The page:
Children in care: the Russian orphan industry

For those in Russia with an interest in preserving the status quo, youth justice is a Western invention with no place in their country. Others disagree. But the two positions share some features, so Boris Altshuler appeals to them to put their differences aside and make common cause for the sake of the children.
Boris Altshuler
31 May 2010

The introduction of youth justice, or the inadmissibility of this concept, is currently one of the most sensitive issues in Russia. Numerous discussions with representatives of the opposing sides have convinced me that the reason for the conflict is that each side reads different things into the words “youth  justice”.

For its supporters, youth justice means the introduction of special criminal court procedures for young offenders, recognising that they are, after all, children. On 18 March a conference was held at the Moscow State Academy of Law to mark the 100th anniversary of the first juvenile court in Russia. Speakers made the point that Russia had been a pioneer in the introduction of “children’s courts”, so they can in no way be considered a threatening “Western phenomenon” as claimed by their opponents.  Yelena Voronova, a judge at Russia’s first modern juvenile court in the Rostov Oblast, stressed that the Russian Orthodox Church too had officially endorsed the humane treatment of criminals, especially children, with the emphasis on reforming them.

Opponents of youth justice maintain that, under the pretext of protecting the rights of children in the family, the use of special courts actually risks destroying it. The supporters agree that a punitive approach towards the family is unacceptable, but emphasise that the existing system is just that, punitive. Indeed, every year 115-120,000 new children with no parental care are „identified” (the term used in state statistics). 80% (250 per day!) of these are new social orphans, who are being removed from their family for ever.

Russia does not have youth justice yet. But the evil which its opponents say will become even worse, should it be introduced, already exists. It has to be said that these fears are not without foundation, as no one has yet been able to buck the tragic Russian formula “We wanted things to work out for the best, but the result was just as usual”.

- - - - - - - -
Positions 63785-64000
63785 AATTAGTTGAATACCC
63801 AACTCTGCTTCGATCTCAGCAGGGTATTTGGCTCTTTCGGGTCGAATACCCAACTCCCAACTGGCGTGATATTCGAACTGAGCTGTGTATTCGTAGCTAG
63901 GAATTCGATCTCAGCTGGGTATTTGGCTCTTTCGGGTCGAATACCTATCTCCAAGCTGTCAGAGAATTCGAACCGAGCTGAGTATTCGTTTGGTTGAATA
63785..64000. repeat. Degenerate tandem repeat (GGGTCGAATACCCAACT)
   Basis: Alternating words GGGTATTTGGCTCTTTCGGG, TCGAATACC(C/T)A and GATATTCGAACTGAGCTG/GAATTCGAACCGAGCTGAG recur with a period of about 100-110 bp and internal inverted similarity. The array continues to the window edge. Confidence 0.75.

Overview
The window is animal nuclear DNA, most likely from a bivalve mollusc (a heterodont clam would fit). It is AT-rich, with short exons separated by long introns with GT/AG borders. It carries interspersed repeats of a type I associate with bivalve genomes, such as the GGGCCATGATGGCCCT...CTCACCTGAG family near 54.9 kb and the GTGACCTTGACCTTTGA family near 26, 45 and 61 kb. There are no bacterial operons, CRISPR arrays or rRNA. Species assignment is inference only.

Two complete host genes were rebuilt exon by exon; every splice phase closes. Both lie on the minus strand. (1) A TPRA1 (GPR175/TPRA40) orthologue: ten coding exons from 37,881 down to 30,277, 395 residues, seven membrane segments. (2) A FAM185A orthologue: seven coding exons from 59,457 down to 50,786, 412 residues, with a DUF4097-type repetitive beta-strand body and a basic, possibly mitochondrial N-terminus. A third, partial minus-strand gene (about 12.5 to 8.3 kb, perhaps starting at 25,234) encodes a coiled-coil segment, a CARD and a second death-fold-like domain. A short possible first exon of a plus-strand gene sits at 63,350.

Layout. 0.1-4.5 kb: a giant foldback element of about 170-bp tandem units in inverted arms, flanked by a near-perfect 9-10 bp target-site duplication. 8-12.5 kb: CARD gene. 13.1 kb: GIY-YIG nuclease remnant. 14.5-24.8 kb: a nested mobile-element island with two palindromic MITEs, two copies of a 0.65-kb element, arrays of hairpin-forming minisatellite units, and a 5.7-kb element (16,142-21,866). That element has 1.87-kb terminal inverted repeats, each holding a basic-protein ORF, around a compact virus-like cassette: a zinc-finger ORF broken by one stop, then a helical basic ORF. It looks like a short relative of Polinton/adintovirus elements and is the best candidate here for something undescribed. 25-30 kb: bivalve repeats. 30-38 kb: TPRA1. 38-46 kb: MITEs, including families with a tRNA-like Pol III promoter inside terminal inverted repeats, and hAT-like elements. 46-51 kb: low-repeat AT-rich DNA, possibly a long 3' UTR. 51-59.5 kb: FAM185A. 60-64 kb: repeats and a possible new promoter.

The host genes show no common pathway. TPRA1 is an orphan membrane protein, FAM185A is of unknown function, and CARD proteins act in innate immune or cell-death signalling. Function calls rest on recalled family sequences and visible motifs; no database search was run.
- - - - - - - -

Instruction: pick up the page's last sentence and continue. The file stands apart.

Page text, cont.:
Yes, violence in the family is a terrible thing. Yes, poverty and child malnutrition in low-income families is unacceptable. But the fact remains that the existing system can only react to these problems by destroying the family. It’s as if a mass “vacuum cleaner” is sucking children away from their families. This machine for “supplying” orphanages with new children is tightly bound up in existing federal legislation, whose main aim is to remove children from parents who are mistreating them. We have a lot to do with the staff and management of various regional child welfare agencies and committees dealing with juvenile delinquents. There are many outstanding, honest and deeply-committed people among them, who are sick and tired of the command and control approach and the complete impossibility of doing anything to rescue problem families.

Today, our strategic task is the fundamental reform of:

  • child welfare agencies: they should have access to professional services, as they did for many years under Maria Ternovskaya, the pioneer of foster care;
  • committees dealing with juvenile delinquents and the protection of their rights: there is some excellent regional experience of re-organising these committees into a single agency to coordinate restorative work with the families;
  • all the social services, which need to move away from the traditional methods of operation:  “distributive” [the technical distribution of benefits to the vulnerable involving a great deal of bureaucratic time and effort] and “appeal-based” [only parents who come in person to ask for assistance for their child get access to the service] to active, helpful restorative work in the social environment, including in the home and the community of the problem family.

What stops these overdue reforms from being carried out?  Excellent Russian pilot experience has shown that they are effective. The problem is that the profits to be derived from large numbers of orphans, the so-called “children of the state”, are considerable. The state allocates considerable sums of money for their care and the law stipulates that their fostering arrangements should be managed in a system which is virtually closed and, therefore, with rich pickings to be had in bribes. This system is rightly known as the “Russian Orphan Industry Corporation”. So far it has been impossible to overcome its opposition to the reforms I have described.

I am firmly convinced that the warring supporters and opponents of youth justice simply must come together and harness their considerable energies to fight this corporation.  This is the only way we shall at last be able to create a protective system for children, one that is focused on preserving the family. After all, the supporters and the opponents of youth justice are in agreement on the central thesis that the child and the family are essentially inseparable.

The author is the chairman of the board of directors of the organization The Right of the Child (Pravo Rebyonka), and a member of the Public Chamber of the Russian Federation.


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